Print & Share: not everyone is a social media ninja (nor need they be)

Today is the deadline for DonorsChoose’s Hacking Education Contest, and fortunately I have completed and submitted  Print and Share (with no small effort by Billy on the design). I previously wrote about the details.

Billy wrote my favorite part of the front-page copy: “Not everyone is a social media ninja.”

There is also a awkward screencast by yours truly. “This is a great” indeed.


Irrefutable gerunds

Gerunds were referenced in yesterday’s post. Below is from William Easterly’s “ Foreign Aid for Scoundrels”, published in the New York Review of Books:

The concept of development helps rationalize the position of autocrats by postulating an unstoppable transition toward a bright future. This is why donors call all poor countries “developing.” Once the donors started paying lip service to democracy, they could label undemocratic aid recipients as “democratizing.” Let’s call this the Gerund Defense for supporting dictators. Thomas Carothers, an expert on the connections between aid and democracy, described the Gerund Defense in a classic article [Critical Mission: Essays on Democracy Promotion (Carnegie Endowment For International Peace, 2004), p. 169]. He quoted a USAID description of the Democratic Republic of the Congo in 2001 as a country in “transition to a democratic, free market society.” (Such “democratizing” is still notably weak in 2010.)

The World Bank’s response to Helen Epstein’s article in these pages accusing the bank of supporting Ethiopian tyranny is a classic Gerund Defense. The World Bank’s country director for Ethiopia and Sudan, Ken Ohashi, replied:

We start…with a belief that in every country people want…to develop a transparent, accountable…governance system. Ethiopia is no exception. Our task…is to support that innate tendency.

However, building institutions… takes a long time…. Changes are incremental, and at times they may suffer serious setbacks…. The Gerund Defense has the attraction of being irrefutable. We don’t know the future, so we don’t know whether a particular event is a “setback” to “building institutions,” or whether the “building” is a myth. We could of course observe the actual trend in “democratizing”—but this has been discouraging in Ethiopia, where parties and politicians that seriously challenge the government risk prison. Donors could conceivably overlook anything, even the 1994 Rwanda genocide, as a temporary “setback” to an “innate tendency.” Such a view is not as easily dismissed as you might think.


Developing intent

A comment by the author, Tony Roberts, on his Laptop Burns post “Why apps can’t transform society”:

The point I was trying to make is that people are the agents of change and not technology. Technology can play a role but it cannot instigate anything – only amplify existing momentum and direction. People without sophisticated technologies can transform their world (e.g the Haitian, Cuban & Zanzibar revolutions). On the other hand technology without people is just an inanimate ‘hunk of junk’.

Apps can’t transform society. Apps do not have volition; they cannot take purposeful action. That requires people. I strongly agree that people, in struggle, can make very productive use of technologies to change society, as happened in Egypt.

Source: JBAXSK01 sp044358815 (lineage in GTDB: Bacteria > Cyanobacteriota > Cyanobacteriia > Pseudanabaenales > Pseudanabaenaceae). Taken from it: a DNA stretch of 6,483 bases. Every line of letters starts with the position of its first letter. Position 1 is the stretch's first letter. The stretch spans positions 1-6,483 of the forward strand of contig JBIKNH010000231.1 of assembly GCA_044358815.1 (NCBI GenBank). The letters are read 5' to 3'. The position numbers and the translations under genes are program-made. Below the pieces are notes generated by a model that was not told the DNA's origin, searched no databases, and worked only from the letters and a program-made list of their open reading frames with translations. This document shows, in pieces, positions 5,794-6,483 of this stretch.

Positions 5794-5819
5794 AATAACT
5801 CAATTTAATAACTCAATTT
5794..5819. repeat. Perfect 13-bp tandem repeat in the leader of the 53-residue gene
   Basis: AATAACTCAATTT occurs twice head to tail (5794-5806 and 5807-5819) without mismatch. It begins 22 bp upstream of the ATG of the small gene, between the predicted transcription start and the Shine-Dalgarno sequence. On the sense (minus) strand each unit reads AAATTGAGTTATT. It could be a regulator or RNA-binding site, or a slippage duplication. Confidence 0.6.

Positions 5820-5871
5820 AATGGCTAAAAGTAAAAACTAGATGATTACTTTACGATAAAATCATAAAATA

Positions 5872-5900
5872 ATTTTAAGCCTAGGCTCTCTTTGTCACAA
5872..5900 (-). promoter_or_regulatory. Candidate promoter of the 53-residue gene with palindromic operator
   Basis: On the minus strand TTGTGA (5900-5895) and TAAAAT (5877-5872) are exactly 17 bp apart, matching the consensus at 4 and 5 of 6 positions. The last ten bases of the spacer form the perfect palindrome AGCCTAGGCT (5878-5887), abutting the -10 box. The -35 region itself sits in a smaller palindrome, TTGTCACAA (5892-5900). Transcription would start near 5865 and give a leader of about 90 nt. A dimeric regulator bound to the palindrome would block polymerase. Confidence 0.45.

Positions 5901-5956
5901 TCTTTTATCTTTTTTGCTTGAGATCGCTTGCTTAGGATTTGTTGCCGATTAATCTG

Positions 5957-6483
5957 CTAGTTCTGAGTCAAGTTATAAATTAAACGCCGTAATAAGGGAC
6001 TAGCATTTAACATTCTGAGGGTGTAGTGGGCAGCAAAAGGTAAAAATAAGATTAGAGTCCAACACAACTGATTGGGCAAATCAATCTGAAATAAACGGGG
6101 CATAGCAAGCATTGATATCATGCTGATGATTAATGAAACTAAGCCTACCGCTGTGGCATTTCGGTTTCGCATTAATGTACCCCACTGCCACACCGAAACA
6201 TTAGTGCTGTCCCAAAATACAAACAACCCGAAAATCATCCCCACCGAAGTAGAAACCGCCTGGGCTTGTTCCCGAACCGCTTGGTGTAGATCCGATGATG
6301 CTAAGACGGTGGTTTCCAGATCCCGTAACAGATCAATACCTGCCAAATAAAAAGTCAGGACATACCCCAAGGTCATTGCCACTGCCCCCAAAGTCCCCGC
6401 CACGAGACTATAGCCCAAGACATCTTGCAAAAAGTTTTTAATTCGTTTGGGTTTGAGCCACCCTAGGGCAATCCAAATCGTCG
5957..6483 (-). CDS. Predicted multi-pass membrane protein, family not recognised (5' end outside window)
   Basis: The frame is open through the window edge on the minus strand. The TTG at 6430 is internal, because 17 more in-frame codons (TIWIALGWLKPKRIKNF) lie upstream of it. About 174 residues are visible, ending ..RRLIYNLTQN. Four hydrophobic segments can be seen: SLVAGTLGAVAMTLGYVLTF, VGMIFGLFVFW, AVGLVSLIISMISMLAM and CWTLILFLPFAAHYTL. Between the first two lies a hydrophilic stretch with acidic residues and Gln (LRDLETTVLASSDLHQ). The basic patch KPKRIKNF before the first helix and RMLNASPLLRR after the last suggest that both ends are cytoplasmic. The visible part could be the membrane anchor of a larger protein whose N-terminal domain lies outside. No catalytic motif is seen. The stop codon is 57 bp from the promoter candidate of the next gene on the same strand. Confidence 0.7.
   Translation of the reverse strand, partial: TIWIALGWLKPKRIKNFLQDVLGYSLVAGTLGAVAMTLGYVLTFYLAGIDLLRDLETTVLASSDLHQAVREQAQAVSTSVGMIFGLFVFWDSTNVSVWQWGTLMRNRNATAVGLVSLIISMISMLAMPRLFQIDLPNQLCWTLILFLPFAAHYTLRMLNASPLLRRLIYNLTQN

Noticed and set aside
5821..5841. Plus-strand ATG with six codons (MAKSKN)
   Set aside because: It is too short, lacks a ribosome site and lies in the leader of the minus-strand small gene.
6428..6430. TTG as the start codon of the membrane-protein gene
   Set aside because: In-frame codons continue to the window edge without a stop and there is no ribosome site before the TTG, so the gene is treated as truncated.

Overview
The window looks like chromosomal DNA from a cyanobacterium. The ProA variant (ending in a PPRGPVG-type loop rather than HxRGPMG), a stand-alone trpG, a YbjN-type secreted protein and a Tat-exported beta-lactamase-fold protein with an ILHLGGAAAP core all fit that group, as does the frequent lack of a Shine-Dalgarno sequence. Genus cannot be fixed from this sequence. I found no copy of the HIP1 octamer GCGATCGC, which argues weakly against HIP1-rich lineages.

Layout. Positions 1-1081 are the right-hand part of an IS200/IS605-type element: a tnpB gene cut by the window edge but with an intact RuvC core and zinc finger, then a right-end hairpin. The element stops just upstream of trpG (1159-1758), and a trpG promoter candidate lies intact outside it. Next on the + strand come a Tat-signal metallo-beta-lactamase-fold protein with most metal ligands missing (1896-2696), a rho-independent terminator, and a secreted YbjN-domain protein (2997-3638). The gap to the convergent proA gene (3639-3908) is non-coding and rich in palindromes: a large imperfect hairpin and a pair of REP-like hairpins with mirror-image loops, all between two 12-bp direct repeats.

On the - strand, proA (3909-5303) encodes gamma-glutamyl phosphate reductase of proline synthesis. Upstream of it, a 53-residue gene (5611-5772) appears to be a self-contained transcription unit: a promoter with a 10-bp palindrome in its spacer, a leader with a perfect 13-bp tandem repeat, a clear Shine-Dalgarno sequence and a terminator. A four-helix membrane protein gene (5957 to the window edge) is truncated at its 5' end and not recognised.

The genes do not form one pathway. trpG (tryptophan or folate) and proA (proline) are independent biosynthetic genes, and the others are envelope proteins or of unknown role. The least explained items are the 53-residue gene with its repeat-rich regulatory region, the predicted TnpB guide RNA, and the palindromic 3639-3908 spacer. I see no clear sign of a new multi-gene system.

However it is important to note that the uprising in Egypt drew on ten years of community activism and trade union struggle to build the bonds of solidarity that made it possible to bring thousands of people into Tahrir Square by using Facebook as one technique among many. (See next post “ Development as Struggle” for more on this). Technology alone is impotent. Yet where people are already organised and intent on action then technology can definitely ‘amplify the existing intent and capacity’ to great effect.

The lessons here are that development should start – not with technology – but rather with people, and the development of the capacity and intent of people’s organisations. Building Apps should not be the starting point or primary sight of development engagement.

Tony Roberts also connects the dots in a previous post entitled “People’s Power: have we got an app for that?”:

  • providing market info to privileged individuals is not development
  • development requires solutions that serve the common good
  • resource distribution is currently grossly uneven
  • more equitable redistribution requires reversing power relationships
  • this will be resisted by powerful elites
  • reversing power-relationships will therefore require collective action
  • technology can not be a substitute for people’s collective action
  • people’s capacity and intent can be amplified with ICTs
  • equalising power & redistributing resources is a political project

So to be clear, this isn’t to argue that building apps is a waste of time, but that the capacity and intent needed to actually change the status quo first needs to be identified if not built—and building intent ultimately hinges on political questions that those in power (and those currently pushing public app development) may be loathe to address.


App contest submission boilerplate

This project represents a new way of democratizing access to [whatever, especially with a gerund; e.g. “the tools for understanding local educational outcomes”] which is needed by [whomever], and many others.  


Wisdom and discernment

Another excerpt from Gift Hub, “Conducting the Charitable Giving Conversation as a Rational Person Would”: